I had a lot of respect for wires. A LOT OF A LOT. Mucho. A whole gross of Mucho. So many accidents have been caused by helicopters hitting wires, that it's impossible to stay in Aviation for any period of time, and not come across mangled helicopters, or dead friends.  We had talked about it. Many a time. Discussed night approaches and take-offs. The general consensus was always:  "Do it way more slowly, and way more steeply. And KNOW THEY ARE THERE. SOMEWHERE. Waiting for you..."

       True words, that I knew and always took to heart. I treated my night landings with the greatest of caution. I knew where to look for the little darlings. And, heck, I looked. And looked. And looked again.

       There had already been the time the time I had been called out on a desert SAR.  And landed, eventually, softly, beside the missing helicopter. Or what was left of it. Even from the air, the sheer scale of the debris field had awed me. The sheer violence of the impact spoke of a high speed collision, with the remnants of the helicopter mangled and distorted almost beyond recognition. Many of us, in quiet moments, have marveled at just how destructive the impact forces are. If you study photos, it will give you an idea, but nothing, nothing, rivals the education of standing forlornly in a debris field.  One look tells you that the pilot, your brother, is stone dead. His skull is mushed. The last look of astonishment still sculpted indelibly on his face. You shake your heads silently. What a mess. The A&P in me, the lover of helicopters, finds himself awed. At how the mighty works of mice and men, in an instant, can be reduced to shards and crushed tin cans, destroyed couplings and twisted shafts.  But above all else, what you take away from that, what you remember, what, somehow, elevates your understanding, is...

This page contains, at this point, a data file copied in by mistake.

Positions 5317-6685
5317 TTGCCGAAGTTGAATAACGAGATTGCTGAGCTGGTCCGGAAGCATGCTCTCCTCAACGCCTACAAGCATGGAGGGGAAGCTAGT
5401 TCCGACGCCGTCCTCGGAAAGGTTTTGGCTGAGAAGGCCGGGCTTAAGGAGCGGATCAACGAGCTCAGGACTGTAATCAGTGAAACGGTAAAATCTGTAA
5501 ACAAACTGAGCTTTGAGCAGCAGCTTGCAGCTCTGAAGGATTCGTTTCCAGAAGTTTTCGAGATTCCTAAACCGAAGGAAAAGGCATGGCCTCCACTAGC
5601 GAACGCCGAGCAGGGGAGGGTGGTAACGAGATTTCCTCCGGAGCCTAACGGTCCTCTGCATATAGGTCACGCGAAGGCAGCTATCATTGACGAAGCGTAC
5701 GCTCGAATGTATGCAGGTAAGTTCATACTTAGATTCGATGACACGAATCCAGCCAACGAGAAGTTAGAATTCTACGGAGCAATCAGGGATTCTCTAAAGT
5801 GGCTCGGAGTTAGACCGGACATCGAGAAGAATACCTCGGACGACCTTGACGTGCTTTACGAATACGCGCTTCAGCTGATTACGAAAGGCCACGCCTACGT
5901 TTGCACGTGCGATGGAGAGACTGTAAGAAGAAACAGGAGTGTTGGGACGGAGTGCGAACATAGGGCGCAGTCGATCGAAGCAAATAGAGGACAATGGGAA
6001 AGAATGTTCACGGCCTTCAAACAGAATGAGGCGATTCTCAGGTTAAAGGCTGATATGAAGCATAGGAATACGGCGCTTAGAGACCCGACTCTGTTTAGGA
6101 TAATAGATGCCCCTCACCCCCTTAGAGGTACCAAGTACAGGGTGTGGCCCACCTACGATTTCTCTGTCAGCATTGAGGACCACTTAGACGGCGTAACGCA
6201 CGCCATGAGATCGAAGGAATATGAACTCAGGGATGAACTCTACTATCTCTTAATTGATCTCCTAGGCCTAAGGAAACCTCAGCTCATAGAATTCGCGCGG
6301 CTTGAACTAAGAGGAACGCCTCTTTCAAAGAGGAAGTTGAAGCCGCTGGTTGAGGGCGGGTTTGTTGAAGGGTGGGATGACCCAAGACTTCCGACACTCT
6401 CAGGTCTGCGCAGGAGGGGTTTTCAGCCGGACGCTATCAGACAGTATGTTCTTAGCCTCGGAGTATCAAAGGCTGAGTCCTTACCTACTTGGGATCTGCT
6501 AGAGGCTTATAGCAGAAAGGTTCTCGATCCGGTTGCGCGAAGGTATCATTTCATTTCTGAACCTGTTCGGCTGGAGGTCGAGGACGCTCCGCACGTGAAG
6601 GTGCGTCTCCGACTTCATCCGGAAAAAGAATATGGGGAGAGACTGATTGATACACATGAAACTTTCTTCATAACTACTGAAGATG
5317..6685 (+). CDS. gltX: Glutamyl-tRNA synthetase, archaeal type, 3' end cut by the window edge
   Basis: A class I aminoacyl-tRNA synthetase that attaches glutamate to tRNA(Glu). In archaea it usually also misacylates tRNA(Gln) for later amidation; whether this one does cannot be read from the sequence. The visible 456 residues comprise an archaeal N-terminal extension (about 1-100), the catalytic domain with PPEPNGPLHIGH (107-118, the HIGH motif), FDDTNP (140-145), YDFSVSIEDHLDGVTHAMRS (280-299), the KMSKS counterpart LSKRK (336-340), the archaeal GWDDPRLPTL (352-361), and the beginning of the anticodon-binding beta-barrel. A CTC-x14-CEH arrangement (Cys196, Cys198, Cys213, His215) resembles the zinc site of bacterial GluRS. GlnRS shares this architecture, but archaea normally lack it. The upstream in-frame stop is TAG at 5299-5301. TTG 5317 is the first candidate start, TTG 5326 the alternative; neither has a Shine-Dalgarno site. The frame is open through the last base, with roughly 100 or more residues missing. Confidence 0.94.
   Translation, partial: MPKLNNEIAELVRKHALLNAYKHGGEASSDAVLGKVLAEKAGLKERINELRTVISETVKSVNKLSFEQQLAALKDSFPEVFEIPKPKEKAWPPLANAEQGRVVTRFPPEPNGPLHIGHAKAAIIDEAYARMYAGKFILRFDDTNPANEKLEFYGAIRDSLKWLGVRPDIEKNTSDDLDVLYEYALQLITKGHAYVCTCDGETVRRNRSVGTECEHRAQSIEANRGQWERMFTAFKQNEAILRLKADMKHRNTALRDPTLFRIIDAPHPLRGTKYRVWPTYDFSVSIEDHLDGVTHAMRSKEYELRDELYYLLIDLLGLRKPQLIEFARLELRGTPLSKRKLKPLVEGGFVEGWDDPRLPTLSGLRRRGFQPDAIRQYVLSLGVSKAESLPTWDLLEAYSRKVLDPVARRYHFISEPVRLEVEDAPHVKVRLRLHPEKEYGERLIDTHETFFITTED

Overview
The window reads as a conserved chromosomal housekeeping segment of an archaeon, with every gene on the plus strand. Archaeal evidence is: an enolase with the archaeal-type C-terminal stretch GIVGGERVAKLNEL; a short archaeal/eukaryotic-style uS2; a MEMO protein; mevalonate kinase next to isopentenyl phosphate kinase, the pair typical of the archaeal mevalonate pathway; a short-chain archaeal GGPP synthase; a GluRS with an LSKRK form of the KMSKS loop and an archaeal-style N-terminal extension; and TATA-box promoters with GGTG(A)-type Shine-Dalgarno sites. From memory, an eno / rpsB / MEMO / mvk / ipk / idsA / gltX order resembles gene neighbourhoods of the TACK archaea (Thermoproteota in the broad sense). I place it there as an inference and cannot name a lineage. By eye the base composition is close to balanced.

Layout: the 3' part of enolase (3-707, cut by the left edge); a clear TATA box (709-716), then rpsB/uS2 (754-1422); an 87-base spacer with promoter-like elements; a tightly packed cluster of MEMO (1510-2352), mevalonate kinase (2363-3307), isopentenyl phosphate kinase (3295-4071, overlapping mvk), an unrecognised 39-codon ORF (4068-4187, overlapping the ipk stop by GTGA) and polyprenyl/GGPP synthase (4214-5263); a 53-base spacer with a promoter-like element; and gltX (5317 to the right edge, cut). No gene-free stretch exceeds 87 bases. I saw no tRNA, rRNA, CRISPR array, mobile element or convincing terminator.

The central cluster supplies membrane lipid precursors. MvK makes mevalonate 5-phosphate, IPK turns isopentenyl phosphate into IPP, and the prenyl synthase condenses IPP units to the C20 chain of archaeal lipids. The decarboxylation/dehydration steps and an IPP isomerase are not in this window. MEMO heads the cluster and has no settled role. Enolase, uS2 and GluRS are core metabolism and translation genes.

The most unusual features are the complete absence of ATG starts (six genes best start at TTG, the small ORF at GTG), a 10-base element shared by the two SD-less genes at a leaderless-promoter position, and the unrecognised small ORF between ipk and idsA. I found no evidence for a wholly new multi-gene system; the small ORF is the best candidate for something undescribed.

...the deep sound of silence.

Where once turbine blades spun at 30,000 RPM, and couplings revolved, and hot gases obediently flowed, following their assigned routes. Where once a man operated the radios, and chatted with his passenger, and kept his sandwiches. Now, only the Silence. A deep, deep silence.